Abstract: We present two survivors of BTPR and cardiac herniation, one with a delayed penetrating cardiac injury secondary to rib fractures. With these two cases and literature review, we hope to provide a greater awareness of this injuryBTPR and cardiac herniation is a complex and often fatal injury that usually presents under the umbrella of polytrauma. Clinicians must maintain a high index of suspicion for BTPR but, even then, the diagnosis is fraught with difficulty. In blunt chest trauma, patients should be considered high risk for BTPR when presenting with:Cardiovascular instability with no obvious causeProminent or displaced cardiac silhouette and asymmetrical large volume pneumopericardiumPotentially, with increasing awareness of the injury and improved use and availability of imaging modalities, the survival rates will improve and cardiac Herniation could even be considered the 5th H of reversible causes of blunt traumatic PEA arrest.Cardiac herniation is a significant and potentially fatal complication of BTPR. This is by no means a new problem [1,2] and its occurrence in severe blunt trauma is in the order of 0.4% [3,4]. Despite literature experience dating back to 1864 [5], it is an injury that frequently results in pre/early hospital death and diagnosis at autopsy, probably owing to a combination of diagnostic difficulties, lack of familiarity and associated polytrauma [3,6]. Of those who make it to hospital, and are later diagnosed with BTPR, the survival rate is 36.4% - 42.9% [7]. The high mortality rate is probably a reflection of not only BTPR and cardiac herniation but also the associated injuries [3].Here, we present two interesting cases of both left and right pleuropericardial ruptures and cardiac herniation. Despite the delay in initial diagnosis, both patients survived, though with varying degrees of disability secondary to related traumatic injuries. The second patient is one of the few reported cases of cardiac herniation and a delayed penetrating car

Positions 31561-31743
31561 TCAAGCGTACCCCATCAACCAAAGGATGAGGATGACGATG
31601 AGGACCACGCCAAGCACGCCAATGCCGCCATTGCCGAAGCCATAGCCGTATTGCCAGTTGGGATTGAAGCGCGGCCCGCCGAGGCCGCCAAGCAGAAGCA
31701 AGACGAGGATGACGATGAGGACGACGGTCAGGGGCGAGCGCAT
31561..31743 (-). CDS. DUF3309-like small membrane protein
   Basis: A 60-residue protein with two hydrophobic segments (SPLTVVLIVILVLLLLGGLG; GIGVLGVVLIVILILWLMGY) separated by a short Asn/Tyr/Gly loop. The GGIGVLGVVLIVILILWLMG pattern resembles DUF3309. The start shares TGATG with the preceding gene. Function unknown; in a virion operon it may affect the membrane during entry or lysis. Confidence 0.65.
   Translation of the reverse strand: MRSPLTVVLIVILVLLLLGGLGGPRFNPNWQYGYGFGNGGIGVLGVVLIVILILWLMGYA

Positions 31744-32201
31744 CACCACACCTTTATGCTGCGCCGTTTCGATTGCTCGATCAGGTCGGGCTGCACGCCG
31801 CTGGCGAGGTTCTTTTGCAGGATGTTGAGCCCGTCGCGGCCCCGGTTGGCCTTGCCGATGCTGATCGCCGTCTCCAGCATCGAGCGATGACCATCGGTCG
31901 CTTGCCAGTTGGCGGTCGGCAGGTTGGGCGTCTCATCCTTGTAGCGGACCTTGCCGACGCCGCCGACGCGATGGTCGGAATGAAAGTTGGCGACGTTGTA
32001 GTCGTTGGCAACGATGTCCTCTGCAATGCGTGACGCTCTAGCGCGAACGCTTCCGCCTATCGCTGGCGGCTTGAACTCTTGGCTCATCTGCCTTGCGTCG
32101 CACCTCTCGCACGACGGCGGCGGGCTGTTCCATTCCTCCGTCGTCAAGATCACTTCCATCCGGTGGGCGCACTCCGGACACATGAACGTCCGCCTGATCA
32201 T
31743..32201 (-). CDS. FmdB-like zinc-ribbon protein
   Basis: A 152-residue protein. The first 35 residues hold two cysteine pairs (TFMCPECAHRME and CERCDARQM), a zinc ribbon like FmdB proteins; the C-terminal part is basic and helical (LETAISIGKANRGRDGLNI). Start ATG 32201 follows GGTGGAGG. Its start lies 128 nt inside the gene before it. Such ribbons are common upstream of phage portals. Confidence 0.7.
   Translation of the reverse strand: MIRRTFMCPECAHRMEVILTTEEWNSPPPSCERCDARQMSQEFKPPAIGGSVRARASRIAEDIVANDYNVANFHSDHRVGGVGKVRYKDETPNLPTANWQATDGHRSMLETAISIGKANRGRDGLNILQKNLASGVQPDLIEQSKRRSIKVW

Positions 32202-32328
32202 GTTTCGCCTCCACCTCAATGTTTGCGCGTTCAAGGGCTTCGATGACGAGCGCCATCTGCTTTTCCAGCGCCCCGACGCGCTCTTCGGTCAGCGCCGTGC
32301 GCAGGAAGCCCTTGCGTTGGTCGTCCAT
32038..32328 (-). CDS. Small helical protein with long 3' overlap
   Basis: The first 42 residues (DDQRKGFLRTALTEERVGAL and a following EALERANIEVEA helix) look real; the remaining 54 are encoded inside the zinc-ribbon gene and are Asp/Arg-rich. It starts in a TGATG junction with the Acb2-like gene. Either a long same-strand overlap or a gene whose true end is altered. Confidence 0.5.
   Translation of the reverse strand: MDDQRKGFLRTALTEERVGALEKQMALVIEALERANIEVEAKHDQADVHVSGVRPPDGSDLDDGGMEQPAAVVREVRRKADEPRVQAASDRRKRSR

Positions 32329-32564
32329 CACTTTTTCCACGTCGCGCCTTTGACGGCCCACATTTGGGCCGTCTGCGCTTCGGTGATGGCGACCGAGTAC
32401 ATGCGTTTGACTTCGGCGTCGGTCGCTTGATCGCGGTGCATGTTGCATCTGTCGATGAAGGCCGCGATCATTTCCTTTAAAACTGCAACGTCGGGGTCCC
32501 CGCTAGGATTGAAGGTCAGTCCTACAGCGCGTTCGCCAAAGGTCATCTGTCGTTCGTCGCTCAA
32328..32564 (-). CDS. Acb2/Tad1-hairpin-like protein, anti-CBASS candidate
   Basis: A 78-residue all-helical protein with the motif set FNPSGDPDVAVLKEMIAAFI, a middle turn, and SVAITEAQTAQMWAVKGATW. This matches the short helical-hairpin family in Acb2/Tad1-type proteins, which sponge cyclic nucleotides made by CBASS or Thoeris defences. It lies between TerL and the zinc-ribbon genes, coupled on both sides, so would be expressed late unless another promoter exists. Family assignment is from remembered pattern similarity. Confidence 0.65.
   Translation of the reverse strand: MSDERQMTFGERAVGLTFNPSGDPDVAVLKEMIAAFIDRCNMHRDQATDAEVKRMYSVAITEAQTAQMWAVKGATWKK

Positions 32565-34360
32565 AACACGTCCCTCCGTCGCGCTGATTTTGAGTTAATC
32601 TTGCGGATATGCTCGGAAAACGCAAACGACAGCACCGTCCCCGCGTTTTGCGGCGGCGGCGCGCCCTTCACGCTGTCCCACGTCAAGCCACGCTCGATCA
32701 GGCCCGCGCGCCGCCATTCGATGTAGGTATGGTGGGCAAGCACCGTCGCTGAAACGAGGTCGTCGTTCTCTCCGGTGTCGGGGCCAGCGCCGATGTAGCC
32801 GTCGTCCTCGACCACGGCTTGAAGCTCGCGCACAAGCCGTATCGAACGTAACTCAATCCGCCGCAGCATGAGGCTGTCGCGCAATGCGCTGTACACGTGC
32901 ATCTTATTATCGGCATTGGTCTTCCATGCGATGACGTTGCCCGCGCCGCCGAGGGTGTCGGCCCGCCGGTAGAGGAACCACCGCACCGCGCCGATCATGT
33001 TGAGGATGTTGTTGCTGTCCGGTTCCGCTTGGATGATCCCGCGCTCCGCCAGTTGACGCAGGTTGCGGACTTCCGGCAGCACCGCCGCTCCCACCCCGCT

Pancreatic transection due to blunt trauma  [cached]
Ankouz Amal,Elbouhadouti Hicham,Lamrani Jihane,Taleb Khalid
Journal of Emergencies, Trauma and Shock , 2010,